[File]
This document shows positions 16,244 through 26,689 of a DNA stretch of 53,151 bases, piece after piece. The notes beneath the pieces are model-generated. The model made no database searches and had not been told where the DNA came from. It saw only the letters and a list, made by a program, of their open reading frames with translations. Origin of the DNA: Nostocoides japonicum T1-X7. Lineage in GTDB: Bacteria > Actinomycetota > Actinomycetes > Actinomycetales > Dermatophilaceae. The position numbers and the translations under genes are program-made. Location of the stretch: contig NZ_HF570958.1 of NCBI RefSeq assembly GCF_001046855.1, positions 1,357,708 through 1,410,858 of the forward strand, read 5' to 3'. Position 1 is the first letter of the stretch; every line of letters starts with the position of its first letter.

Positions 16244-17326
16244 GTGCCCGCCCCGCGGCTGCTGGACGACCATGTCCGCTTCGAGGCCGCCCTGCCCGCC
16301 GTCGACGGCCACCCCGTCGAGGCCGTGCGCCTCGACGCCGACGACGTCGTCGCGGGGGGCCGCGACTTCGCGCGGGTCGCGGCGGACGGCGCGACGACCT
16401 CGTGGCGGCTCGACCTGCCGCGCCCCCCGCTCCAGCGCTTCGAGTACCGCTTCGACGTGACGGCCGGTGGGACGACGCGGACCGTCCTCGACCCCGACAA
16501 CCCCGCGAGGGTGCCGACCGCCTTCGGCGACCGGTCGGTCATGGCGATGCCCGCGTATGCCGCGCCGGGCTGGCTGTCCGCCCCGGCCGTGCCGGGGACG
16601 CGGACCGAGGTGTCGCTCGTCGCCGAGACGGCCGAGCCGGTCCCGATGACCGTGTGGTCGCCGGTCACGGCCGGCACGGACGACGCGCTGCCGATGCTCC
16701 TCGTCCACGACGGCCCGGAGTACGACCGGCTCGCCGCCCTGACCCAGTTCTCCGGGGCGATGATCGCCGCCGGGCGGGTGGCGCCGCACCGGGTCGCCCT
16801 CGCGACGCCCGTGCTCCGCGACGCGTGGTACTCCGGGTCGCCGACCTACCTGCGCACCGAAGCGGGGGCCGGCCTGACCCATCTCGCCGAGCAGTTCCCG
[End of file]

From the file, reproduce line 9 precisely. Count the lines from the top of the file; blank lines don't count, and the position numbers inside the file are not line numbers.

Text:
16801 CGCGACGCCCGTGCTCCGCGACGCGTGGTACTCCGGGTCGCCGACCTACCTGCGCACCGAAGCGGGGGCCGGCCTGACCCATCTCGCCGAGCAGTTCCCG